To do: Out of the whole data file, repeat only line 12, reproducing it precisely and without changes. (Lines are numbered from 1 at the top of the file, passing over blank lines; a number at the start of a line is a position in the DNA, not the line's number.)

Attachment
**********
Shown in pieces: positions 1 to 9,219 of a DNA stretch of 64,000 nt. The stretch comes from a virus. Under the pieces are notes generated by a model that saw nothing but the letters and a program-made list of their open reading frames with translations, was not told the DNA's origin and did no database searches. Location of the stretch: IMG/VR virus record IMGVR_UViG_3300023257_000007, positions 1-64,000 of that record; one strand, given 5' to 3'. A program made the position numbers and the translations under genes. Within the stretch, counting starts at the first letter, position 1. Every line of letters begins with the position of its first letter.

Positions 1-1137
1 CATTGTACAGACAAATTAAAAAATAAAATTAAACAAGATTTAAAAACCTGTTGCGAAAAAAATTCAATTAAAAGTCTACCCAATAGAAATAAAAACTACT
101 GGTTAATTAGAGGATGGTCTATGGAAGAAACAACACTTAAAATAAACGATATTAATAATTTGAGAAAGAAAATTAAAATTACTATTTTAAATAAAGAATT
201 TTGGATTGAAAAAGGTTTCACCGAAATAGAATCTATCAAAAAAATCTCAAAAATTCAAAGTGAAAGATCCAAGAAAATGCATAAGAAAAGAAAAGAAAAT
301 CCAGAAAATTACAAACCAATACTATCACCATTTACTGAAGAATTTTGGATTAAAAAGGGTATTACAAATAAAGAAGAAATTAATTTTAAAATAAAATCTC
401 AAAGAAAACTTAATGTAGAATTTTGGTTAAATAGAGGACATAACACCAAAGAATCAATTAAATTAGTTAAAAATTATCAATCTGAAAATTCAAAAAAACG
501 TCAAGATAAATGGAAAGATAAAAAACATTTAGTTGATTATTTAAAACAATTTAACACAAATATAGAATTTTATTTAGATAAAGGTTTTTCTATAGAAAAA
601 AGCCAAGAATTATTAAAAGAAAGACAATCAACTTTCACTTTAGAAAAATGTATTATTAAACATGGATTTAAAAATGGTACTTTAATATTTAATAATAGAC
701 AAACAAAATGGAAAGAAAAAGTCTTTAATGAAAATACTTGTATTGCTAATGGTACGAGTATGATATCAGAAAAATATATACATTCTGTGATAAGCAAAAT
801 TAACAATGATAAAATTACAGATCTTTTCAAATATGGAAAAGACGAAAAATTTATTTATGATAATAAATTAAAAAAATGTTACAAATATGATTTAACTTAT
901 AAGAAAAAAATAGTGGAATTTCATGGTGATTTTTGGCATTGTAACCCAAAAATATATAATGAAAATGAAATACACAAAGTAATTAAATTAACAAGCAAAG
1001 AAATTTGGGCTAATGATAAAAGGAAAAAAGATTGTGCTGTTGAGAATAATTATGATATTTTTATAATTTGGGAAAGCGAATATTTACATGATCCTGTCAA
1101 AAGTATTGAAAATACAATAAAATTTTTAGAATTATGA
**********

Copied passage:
901 AAGAAAAAAATAGTGGAATTTCATGGTGATTTTTGGCATTGTAACCCAAAAATATATAATGAAAATGAAATACACAAAGTAATTAAATTAACAAGCAAAG